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Phytohormone production by three strains of Bradyrhizobium japonicum and possible physiological and technological implications


The aim of this work was to evaluate phytohormone biosynthesis, siderophores production, and phosphate solubilization in three strains (E109, USDA110, and SEMIA5080) of Bradyrhizobium japonicum, most commonly used for inoculation of soybean and nonlegumes in USA, Canada, and South America. Siderophore production and phosphate solubilization were evaluated in selective culture conditions, which had negative results. Indole-3-acetic acid (IAA), gibberellic acid (GA3), and abscisic acid (ABA) production were analyzed by gas chromatography–mass spectrometry (GC-MS). Ethylene and zeatin biosynthesis were determined by GS–flame ionization detection and high-performance liquid chromatography (HPLC-UV), respectively. IAA, zeatin, and GA3 were found in all three strains; however, their levels were significantly higher (p < 0.01) in SEMIA5080 (3.8 μg ml−1), USDA110 (2.5 μg ml−1), and E109 (0.87 μg ml−1), respectively. ABA biosynthesis was detected only in USDA110 (0.019 μg ml−1). Ethylene was found in all three strains, with highest production rate (18.1 ng ml−1 h−1) in E109 cultured in yeast extract mannitol medium plus l-methionine. This is the first report of IAA, GA3, zeatin, ethylene, and ABA production by B. japonicum in pure cultures, using quantitative physicochemical methodology. The three strains have differential capability to produce the five major phytohormones and this fact may have an important technological implication for inoculant formulation.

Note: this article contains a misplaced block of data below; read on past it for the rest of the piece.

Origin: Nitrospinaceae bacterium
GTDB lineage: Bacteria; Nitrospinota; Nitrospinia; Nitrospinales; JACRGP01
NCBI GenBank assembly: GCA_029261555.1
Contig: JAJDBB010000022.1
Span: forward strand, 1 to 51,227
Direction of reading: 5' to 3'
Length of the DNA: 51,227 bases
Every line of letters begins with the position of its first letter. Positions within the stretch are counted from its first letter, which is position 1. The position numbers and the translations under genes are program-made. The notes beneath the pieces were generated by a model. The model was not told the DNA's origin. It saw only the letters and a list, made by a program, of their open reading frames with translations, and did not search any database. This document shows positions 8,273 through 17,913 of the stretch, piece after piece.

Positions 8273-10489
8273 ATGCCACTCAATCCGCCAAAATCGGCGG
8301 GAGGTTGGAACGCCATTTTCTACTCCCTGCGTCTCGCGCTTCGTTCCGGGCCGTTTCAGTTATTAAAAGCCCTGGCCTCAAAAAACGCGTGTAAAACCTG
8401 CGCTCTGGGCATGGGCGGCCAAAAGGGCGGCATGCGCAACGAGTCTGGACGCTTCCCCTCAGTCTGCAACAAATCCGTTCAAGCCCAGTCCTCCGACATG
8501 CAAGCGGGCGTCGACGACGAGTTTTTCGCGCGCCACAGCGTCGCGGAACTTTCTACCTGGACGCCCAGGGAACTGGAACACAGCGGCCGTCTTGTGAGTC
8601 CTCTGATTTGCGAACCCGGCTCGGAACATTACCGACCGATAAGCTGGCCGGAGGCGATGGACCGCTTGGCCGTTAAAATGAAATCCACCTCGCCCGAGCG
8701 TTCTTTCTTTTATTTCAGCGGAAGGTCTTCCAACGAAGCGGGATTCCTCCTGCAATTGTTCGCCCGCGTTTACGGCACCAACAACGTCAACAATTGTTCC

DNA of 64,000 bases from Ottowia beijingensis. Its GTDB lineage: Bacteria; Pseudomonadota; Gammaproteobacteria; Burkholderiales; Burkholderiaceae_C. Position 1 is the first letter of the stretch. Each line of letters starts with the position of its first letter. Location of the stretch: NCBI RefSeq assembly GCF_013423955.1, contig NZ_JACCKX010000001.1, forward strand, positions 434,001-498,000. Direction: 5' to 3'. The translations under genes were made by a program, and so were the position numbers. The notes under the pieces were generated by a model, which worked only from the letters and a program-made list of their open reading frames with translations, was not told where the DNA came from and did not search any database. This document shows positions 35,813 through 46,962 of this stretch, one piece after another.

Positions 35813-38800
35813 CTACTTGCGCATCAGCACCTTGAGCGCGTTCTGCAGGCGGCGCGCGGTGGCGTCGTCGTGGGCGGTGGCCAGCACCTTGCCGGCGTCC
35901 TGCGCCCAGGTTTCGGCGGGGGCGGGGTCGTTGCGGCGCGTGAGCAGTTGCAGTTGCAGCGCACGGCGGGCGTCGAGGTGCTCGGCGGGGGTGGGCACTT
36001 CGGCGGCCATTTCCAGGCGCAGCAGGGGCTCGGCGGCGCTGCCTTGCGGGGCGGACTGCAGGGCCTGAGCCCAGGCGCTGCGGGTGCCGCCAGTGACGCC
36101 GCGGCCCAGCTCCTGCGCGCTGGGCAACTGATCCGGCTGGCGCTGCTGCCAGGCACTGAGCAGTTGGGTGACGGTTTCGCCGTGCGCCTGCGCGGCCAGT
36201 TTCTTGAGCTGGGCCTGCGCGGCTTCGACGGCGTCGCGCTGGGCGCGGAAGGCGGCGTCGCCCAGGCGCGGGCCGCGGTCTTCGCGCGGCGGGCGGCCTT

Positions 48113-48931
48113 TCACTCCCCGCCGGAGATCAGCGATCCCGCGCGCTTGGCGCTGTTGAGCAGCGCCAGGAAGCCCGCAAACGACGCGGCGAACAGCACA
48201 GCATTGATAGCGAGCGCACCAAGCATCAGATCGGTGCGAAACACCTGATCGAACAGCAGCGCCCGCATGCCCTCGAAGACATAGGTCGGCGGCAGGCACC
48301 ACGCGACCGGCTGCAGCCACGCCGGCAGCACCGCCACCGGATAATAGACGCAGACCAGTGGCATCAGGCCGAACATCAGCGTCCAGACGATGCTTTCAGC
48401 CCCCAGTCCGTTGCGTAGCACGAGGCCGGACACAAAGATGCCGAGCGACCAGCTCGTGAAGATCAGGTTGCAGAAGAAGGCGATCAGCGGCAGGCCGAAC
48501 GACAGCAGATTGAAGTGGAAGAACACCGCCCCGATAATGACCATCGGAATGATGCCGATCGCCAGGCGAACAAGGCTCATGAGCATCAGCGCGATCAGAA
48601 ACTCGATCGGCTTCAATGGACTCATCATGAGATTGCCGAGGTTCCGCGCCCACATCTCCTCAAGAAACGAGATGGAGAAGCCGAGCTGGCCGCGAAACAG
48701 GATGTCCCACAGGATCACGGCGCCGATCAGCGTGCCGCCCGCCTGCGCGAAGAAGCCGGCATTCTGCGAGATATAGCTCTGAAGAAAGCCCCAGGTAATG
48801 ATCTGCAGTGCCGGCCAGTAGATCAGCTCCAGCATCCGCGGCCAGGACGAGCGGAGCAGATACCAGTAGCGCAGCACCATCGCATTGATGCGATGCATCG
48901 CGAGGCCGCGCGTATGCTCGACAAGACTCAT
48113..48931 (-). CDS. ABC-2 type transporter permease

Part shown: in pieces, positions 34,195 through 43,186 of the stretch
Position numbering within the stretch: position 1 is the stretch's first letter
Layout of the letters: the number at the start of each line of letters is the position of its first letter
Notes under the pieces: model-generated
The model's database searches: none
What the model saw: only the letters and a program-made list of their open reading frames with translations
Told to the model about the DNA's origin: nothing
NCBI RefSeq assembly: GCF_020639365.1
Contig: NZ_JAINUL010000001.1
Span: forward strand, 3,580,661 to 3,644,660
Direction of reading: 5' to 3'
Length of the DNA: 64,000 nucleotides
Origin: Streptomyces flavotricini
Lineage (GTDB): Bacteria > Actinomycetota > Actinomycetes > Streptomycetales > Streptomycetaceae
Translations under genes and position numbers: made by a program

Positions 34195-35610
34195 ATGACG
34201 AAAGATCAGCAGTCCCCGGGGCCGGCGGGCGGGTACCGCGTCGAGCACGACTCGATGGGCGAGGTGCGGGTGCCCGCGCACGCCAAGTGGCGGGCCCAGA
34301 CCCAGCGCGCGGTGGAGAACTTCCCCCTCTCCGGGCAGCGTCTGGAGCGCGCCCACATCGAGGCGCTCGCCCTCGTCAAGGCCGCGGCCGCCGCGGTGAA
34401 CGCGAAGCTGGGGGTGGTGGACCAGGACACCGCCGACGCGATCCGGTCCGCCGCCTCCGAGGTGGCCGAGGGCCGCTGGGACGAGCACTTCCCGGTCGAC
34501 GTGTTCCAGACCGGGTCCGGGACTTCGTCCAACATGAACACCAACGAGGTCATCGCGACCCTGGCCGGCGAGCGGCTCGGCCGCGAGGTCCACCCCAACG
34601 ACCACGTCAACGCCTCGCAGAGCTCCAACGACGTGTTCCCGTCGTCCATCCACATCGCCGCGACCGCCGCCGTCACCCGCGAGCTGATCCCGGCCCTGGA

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The authors are grateful to Consejo Nacional de Investigaciones Científicas y Técnicas, Secretaría de Ciencia y Técnica de la Universidad Nacional de Río Cuarto, and Nitragin Argentina SA for supporting this research. We also thank Dr. W. Giordano for critical review and comments on the manuscript and Dr. S. Anderson for English editing.

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Correspondence to V. Luna.

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Boiero, L., Perrig, D., Masciarelli, O. et al. Phytohormone production by three strains of Bradyrhizobium japonicum and possible physiological and technological implications. Appl Microbiol Biotechnol 74, 874–880 (2007).

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  • Rhizobium
  • Ethylene Production
  • Zeatin
  • Siderophore Production
  • Japonicum Strain